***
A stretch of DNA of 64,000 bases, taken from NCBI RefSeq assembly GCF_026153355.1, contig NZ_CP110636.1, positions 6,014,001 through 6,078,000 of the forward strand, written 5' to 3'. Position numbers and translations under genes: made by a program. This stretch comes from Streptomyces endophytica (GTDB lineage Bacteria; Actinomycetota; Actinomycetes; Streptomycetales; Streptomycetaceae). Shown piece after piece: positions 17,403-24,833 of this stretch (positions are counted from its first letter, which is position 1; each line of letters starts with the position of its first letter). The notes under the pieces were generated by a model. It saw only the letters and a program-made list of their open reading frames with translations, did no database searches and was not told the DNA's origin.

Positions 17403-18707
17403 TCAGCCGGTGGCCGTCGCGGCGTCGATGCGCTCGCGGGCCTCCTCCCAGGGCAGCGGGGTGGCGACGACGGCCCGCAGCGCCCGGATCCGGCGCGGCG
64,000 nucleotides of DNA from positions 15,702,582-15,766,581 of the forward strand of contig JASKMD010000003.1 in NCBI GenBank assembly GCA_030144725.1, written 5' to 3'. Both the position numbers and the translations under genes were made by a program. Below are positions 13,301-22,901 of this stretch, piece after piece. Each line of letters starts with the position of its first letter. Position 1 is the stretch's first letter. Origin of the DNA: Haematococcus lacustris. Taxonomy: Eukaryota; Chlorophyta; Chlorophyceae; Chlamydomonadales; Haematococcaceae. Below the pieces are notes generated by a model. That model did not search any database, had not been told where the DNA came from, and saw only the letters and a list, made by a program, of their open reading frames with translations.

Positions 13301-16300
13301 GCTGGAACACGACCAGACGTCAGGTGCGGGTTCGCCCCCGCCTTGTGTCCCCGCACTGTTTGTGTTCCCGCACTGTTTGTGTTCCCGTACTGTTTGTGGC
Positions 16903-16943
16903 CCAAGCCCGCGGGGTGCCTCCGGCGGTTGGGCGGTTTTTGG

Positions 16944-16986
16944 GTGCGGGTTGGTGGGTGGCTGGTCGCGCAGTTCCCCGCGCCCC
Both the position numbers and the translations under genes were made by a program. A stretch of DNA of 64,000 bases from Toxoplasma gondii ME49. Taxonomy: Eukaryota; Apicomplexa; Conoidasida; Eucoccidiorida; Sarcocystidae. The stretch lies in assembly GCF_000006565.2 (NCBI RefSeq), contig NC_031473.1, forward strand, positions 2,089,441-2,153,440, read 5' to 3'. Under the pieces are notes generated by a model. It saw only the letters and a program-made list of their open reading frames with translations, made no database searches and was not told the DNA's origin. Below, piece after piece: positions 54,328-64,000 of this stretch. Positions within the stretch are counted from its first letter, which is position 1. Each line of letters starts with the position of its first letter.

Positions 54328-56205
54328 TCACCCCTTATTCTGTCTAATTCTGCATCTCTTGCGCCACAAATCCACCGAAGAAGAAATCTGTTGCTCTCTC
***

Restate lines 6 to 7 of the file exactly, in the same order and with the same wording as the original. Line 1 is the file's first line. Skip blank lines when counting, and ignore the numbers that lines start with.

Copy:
13301 GCTGGAACACGACCAGACGTCAGGTGCGGGTTCGCCCCCGCCTTGTGTCCCCGCACTGTTTGTGTTCCCGCACTGTTTGTGTTCCCGTACTGTTTGTGGC
Positions 16903-16943